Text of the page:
I am also thinking about adding a section to my website here about self-publishing. I am thinking of putting together some FAQs and How To’s. There is so much information out there and I figured out a lot of stuff for myself. I think I’ll put together tips and tricks in one spot to help others that have no idea where to go.

Well, that’s what is going on with me. Let me know what you all have been up to!

-JCDK

Keeping it Real

It’s December, and here in the northeastern U.S., that means it’s winter, whether we like it or not. (I don’t do winter. My summer soul can’t handle the cold.) But at least it’s Christmas season and that’s pretty rad.

How did you all do with NaNoWriMo last month? I didn’t write a whole novel, which I knew I wouldn’t, but I did complete that short story I told you about. And *drumroll*, I finished my short story collection! Yeah, bbbbooooiiii. It’s just about 50,000 words, total. It’s eight stories, which I’m a bit disappointed in. I’d like to have 10. I’m currently editing the thing, but if another story just suddenly strikes my fancy, well then I’ll probably end up adding it. It’s all speculative fiction—sci-fi, specifically.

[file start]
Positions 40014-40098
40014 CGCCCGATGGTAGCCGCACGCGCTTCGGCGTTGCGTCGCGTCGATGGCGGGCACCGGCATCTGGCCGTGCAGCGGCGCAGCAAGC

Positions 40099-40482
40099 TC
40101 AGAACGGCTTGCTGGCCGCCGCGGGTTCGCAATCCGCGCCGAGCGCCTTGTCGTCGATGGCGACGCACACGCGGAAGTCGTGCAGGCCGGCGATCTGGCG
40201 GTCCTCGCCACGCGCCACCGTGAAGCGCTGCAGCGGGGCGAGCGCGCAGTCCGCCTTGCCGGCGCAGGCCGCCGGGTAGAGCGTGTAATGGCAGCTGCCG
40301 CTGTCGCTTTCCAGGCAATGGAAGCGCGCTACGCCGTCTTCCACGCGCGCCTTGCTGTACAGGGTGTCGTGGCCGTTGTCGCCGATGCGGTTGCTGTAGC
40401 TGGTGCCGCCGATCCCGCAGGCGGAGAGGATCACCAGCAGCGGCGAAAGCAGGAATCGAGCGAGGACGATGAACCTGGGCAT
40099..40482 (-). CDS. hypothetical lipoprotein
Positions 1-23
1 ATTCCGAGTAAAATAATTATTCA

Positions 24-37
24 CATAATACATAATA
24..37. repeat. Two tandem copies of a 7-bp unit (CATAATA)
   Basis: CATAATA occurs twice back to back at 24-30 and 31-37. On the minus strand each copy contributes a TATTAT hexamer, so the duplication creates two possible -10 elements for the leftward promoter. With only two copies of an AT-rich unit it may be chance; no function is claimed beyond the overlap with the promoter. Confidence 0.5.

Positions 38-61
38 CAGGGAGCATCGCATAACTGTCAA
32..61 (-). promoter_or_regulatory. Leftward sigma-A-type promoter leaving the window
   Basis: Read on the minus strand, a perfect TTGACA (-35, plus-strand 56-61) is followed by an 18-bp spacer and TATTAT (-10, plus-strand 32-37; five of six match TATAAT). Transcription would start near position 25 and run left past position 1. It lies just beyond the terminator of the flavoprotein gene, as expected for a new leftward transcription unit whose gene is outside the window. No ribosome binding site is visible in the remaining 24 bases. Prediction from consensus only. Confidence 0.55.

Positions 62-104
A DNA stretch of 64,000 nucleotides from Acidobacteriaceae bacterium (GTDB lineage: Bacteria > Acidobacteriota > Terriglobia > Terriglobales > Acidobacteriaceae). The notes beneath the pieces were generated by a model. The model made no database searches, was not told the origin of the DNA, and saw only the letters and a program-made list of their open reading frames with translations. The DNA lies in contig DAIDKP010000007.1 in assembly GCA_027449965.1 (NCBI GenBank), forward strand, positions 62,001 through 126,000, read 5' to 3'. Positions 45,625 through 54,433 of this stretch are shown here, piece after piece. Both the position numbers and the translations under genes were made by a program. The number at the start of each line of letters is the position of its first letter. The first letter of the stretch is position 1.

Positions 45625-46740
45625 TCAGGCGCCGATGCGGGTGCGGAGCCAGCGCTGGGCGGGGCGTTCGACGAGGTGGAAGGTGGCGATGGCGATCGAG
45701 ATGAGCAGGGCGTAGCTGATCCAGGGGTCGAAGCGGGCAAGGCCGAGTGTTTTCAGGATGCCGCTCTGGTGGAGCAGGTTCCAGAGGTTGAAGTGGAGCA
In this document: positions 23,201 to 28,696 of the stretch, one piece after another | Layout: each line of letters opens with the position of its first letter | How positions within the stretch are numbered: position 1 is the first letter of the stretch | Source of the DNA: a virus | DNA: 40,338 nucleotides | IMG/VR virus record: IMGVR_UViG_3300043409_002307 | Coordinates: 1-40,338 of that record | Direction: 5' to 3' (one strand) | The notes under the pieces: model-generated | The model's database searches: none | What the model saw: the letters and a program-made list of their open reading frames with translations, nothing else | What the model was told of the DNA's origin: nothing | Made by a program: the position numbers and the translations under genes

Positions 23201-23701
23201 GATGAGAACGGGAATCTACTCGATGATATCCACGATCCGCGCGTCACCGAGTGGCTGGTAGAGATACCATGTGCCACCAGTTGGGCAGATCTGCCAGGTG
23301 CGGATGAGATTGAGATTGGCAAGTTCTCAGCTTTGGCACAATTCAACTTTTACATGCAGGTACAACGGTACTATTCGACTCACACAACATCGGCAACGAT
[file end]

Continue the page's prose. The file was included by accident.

I’ve sent several of the stories off to some magazines, too, in hopes of getting them published. I’d like to have some published in magazines or journals before I compile and self-publish the collection. Cross your fingers. I’ve already been rejected by one. Looking good already, folks! -.-

I’m starting to look at indie book publishers again, too. That old familiar feeling about my novel is coming back. You know: the one where you think “Well, god dammit, this is good! Why did I stop sending it out? I’ll try again!” before you again decide it’s complete shite and let it sit, buried beneath the piles of self-loathing and bitter cynicism, for a few more months before the whole damn cycle of pessimism-then-egoism starts over again…